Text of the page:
GRAND RAPIDS, Mich. (WOOD) — Doctors are asking for understanding from patients as they work to comply with new controlled substance prescribing laws.
The legislation that went into effect June 1 requires doctors talk to patients about risks and obtain their signature on an “Opioid Start Talking” form. In order to prescribe more than three days' worth of a controlled substance, a doctor must first check the patient’s prescription history through the state’s MAPS database.
The new laws do not apply to chronic pain and instead address acute pain only, like what one would experience with a broken bone, kidney stones or extensive surgery.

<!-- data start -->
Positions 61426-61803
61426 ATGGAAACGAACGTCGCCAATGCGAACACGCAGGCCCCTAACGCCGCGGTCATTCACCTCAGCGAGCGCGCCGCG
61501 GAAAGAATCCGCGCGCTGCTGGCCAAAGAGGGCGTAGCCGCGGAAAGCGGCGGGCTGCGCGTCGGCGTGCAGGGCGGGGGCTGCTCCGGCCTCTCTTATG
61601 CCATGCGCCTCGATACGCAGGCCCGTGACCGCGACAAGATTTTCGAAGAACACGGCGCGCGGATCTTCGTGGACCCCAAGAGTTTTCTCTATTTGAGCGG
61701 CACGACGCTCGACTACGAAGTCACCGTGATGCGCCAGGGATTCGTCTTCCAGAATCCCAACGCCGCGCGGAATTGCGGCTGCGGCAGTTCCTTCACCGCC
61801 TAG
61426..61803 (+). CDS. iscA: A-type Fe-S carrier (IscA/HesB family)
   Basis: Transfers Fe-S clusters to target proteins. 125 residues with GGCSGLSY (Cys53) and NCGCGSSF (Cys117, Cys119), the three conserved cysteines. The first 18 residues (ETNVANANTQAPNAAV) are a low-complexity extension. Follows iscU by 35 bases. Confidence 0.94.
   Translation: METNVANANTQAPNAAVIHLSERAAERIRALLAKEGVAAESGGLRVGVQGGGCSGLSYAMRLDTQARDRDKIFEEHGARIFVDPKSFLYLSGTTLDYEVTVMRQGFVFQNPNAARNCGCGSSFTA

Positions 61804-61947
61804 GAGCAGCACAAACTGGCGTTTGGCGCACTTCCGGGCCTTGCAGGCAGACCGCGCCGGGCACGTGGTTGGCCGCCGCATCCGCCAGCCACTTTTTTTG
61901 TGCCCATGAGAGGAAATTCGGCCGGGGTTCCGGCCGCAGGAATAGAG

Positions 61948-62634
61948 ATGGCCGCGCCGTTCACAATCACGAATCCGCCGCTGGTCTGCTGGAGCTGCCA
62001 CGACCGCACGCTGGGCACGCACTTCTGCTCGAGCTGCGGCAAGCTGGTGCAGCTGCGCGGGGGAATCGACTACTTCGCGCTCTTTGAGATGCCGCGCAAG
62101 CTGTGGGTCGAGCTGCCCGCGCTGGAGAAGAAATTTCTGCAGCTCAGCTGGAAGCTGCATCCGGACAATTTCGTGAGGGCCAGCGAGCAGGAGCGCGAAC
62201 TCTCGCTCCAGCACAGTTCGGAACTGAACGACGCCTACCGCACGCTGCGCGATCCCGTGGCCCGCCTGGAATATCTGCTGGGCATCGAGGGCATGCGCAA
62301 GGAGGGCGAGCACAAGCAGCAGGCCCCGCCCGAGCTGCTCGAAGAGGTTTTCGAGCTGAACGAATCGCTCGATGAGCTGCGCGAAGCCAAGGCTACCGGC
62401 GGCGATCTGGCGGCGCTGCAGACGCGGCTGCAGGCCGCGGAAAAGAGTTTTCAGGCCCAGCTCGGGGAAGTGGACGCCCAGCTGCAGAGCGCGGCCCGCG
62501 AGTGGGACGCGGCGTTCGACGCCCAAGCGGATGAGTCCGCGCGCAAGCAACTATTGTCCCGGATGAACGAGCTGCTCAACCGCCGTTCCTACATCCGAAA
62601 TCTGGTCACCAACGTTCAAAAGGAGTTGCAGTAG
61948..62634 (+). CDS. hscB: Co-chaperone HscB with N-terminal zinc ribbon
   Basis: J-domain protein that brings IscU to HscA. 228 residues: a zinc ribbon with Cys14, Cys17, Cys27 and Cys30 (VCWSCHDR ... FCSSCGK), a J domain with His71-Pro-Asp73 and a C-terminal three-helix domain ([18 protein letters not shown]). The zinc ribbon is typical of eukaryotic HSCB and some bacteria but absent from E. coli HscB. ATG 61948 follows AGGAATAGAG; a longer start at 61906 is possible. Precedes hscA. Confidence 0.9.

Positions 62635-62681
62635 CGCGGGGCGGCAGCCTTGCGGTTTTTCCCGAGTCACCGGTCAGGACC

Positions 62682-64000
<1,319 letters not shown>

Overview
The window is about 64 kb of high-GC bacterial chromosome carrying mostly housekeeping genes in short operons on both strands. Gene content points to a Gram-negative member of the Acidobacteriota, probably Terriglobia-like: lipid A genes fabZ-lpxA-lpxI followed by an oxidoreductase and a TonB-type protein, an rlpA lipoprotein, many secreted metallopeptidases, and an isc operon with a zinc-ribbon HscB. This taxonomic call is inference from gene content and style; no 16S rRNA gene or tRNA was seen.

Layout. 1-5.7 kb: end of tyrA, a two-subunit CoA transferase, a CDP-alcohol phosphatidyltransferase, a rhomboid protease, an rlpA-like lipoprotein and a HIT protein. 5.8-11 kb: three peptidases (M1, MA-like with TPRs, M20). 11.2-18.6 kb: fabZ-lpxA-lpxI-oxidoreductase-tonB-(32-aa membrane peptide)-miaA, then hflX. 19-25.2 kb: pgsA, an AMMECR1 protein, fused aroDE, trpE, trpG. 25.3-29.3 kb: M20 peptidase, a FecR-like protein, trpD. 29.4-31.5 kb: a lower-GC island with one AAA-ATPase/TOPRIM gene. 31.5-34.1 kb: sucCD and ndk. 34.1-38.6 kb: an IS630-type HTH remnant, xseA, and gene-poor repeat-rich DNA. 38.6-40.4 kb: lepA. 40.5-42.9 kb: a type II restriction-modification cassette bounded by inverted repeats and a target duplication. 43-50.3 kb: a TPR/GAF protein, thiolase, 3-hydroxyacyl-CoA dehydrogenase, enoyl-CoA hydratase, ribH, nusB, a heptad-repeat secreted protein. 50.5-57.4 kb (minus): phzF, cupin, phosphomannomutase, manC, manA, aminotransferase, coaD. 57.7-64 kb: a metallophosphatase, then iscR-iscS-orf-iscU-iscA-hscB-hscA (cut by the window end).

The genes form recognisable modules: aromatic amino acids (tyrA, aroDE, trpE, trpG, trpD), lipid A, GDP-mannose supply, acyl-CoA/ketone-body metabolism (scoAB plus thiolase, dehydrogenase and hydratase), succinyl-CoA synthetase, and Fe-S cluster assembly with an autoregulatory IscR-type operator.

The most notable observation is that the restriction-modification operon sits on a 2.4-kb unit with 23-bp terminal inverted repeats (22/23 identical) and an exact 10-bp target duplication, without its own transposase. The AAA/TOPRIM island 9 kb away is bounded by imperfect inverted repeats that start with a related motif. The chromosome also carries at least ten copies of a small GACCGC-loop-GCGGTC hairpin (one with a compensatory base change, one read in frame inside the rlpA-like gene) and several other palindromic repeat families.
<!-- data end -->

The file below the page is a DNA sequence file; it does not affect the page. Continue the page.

Additionally, beginning July 1, a doctor treating a patient for acute pain cannot prescribe more than a 7-day supply of opioids in a 7-day period.
“I would ask that patients be understanding,” wrote Dr. Michael Olgren in an email responding to questions about the new law from 24 Hour News 8.
“These laws place a significant burden on doctors, who now must look up MAPS reports before creating any new prescription of a controlled substance. Many may not realize that this includes medications like Adderall, Ritalin, Valium, Lyrica and testosterone… This takes time and may delay patient care.”
An emergency room physician at Metro Hospital said it’s been “confusing at times” to sort through and interpret the new laws.
Full story: WOOD TV